It’s festival season! The FilmSoc blog is covering the BFI’s 61st London Film Festival (4-15 October), diving into the myriad of films and events on offer to deliver reviews.
Leonora Bowers takes a look at Sophie Brooks’ mumblecore romance-comedy.
The Boy Downstairs is the debut feature-length work from its writer and director, Sophie Brooks. Set in central New York, it tells the story of Diana (Zosia Mamet), an aspiring writer who returns to the city after several years in London, only to find that her seemingly perfect new flat comes with one hitch: her ex-boyfriend Ben (Matthew Shear) as a downstairs neighbour.
Despite a fairly typical premise for a romantic comedy, The Boy Downstairs manages to tell its story in a style that is both fresh and endearing. The film captures the essence of life in the artistic world of New York, and boasts an assortment of lovable characters – from Diana’s naïve and unlucky-in-love best friend Gabby (Diana Irvine), to her landlady (Dierdre O’Connell), an independent and eccentric former actress who readily dispenses advice and whatever drink the situation calls for. Diana’s kooky nature and offbeat sense of humour don’t detract from her passion as she strives to make headway as a writer, and she makes a strong and engaging lead.
While ruffled to learn she is now living in close quarters with her ex, Diana is even more disconcerted to find he is now dating Meg (Sarah Ramos), the lofty estate agent who showed her the apartment in the first place. Their values and personalities predictably do not mesh, and while it remains relatively low-key, the conflict between these two is certainly key to some of the film’s comedic high points.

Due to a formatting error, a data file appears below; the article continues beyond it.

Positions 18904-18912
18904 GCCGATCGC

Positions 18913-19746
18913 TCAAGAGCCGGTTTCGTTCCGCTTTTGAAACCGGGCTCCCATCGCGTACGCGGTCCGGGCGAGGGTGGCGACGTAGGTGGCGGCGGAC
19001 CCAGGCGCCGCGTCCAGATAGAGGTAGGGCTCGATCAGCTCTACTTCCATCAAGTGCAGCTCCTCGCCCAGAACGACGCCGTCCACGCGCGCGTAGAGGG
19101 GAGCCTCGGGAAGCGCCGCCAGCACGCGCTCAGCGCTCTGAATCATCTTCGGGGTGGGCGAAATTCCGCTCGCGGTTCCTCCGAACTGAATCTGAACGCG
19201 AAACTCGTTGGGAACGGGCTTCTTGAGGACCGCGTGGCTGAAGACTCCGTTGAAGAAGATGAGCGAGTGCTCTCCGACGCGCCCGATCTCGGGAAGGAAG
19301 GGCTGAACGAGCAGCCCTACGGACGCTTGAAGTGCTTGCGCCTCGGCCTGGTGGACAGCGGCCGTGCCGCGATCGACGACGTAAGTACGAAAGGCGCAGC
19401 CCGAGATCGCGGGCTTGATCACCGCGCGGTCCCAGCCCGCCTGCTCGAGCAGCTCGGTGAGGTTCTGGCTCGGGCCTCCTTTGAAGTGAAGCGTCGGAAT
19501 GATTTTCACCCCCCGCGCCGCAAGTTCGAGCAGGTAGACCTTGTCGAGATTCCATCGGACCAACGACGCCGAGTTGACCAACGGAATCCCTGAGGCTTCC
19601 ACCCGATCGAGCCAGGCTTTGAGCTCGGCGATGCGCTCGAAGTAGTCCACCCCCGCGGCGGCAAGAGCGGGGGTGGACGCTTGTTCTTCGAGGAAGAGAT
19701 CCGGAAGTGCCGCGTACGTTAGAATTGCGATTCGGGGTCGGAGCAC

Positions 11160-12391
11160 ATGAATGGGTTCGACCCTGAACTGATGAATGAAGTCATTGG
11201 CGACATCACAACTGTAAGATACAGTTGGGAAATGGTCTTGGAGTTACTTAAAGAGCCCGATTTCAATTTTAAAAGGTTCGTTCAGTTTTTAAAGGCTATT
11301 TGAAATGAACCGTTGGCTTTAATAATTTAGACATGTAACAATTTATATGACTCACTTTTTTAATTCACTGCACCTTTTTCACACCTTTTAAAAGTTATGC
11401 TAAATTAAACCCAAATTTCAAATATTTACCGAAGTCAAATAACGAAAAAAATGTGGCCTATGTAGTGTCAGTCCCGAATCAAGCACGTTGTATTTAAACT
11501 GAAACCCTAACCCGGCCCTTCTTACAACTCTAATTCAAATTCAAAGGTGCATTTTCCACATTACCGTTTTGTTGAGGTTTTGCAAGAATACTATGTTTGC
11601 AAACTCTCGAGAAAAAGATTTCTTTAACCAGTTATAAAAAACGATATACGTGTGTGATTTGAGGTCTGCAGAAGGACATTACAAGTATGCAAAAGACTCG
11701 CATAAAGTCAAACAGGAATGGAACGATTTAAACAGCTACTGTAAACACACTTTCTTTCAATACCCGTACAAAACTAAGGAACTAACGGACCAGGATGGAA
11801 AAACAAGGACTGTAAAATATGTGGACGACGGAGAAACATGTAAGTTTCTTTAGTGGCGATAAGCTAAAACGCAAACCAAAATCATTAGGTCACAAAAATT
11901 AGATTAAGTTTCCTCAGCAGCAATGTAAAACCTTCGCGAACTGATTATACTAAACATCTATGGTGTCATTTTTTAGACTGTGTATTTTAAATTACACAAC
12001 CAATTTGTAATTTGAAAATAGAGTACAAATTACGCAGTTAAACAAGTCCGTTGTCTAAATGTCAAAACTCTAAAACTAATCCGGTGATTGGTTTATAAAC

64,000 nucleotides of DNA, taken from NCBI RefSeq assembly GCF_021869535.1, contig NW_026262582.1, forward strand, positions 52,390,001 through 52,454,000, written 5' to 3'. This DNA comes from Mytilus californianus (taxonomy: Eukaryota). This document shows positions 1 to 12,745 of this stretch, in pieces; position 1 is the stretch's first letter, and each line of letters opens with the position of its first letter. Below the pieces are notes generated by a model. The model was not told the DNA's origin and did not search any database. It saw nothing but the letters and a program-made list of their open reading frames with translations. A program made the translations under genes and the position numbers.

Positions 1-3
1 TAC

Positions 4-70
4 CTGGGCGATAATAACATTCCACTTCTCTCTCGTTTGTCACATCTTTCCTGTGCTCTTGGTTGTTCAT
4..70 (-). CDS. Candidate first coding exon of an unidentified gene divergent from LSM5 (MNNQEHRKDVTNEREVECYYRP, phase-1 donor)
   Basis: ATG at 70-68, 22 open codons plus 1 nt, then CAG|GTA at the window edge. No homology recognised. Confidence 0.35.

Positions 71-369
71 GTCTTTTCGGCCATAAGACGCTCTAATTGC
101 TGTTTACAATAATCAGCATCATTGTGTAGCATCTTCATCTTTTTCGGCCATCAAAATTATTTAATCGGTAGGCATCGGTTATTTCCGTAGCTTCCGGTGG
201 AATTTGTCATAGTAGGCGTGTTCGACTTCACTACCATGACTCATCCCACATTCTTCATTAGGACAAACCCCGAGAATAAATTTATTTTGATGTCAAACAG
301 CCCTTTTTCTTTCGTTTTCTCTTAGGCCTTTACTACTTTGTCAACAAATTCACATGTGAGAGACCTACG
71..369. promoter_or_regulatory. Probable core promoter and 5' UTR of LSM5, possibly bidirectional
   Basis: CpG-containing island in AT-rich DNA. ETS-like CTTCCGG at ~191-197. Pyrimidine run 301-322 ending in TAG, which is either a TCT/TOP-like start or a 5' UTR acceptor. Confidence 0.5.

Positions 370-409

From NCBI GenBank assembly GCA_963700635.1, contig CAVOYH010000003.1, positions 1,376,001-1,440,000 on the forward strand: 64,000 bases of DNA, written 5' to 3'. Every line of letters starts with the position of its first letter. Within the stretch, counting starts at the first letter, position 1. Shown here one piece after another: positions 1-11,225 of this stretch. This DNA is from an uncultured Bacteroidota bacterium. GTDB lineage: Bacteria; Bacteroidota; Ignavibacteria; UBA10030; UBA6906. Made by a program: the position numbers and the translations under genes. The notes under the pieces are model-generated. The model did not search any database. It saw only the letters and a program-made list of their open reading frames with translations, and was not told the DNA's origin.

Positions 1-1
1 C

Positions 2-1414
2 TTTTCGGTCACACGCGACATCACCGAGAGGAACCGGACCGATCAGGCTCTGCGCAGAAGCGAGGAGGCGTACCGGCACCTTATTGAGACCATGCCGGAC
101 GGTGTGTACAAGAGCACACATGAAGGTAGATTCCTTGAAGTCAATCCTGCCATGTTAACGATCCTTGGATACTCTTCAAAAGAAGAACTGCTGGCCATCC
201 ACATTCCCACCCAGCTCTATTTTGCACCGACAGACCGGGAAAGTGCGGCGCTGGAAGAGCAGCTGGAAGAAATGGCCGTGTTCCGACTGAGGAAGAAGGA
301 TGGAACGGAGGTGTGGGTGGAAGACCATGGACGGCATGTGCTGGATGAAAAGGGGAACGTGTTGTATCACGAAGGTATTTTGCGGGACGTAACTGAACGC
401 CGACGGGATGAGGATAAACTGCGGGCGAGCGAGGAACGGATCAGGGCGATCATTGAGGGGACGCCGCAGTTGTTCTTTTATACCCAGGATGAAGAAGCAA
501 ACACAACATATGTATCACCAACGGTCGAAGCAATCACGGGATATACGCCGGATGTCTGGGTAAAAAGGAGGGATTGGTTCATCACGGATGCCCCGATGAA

Ben comes across as one of the more two-dimensional characters in the film, which is unfortunate for such a major presence. Beyond his charming gawkiness and his past relationship with Diana, not much is revealed about his life, allowing it to seem – on a narrative level – as though he only exists as Diana’s romantic interest. In fact, the whole relationship between the two of them feels somewhat lacking; at times their interactions reach disproportionate levels of uncomfortableness, and even when the conversation would be expected to flow easily, the chemistry isn’t quite there.
Nevertheless, it isn’t difficult to root for the couple. Throughout the film, the complicated nature of their past relationship and subsequent break-up is gradually revealed through flashbacks, beginning with their last meeting before cycling back through their six-month relationship and ending with their breakup. These scenes provide an effective contrast with the progression of their present lives. Diana and Ben have very different ideas about how to move forward from their situation, and the story is just as much about their resolving how to have a relationship as it is about the romance itself.
Interspersed with adorably cliché moments – a first date picnic on a boat, an interactive art exhibit, dinner at a little Italian restaurant – what makes this film unique is the way the characters are so delightfully convincing. The fairly classic plot and indie style lead to almost tangible social tension, and the breakup scene evokes very raw sadness and regret. While it may not be a rollercoaster ride, The Boy Downstairs is enjoyable and easy to watch, with enough rise and fall to keep it captivating.
The Boy Downstairs premieres on October 14th in the UK at London Film Festival.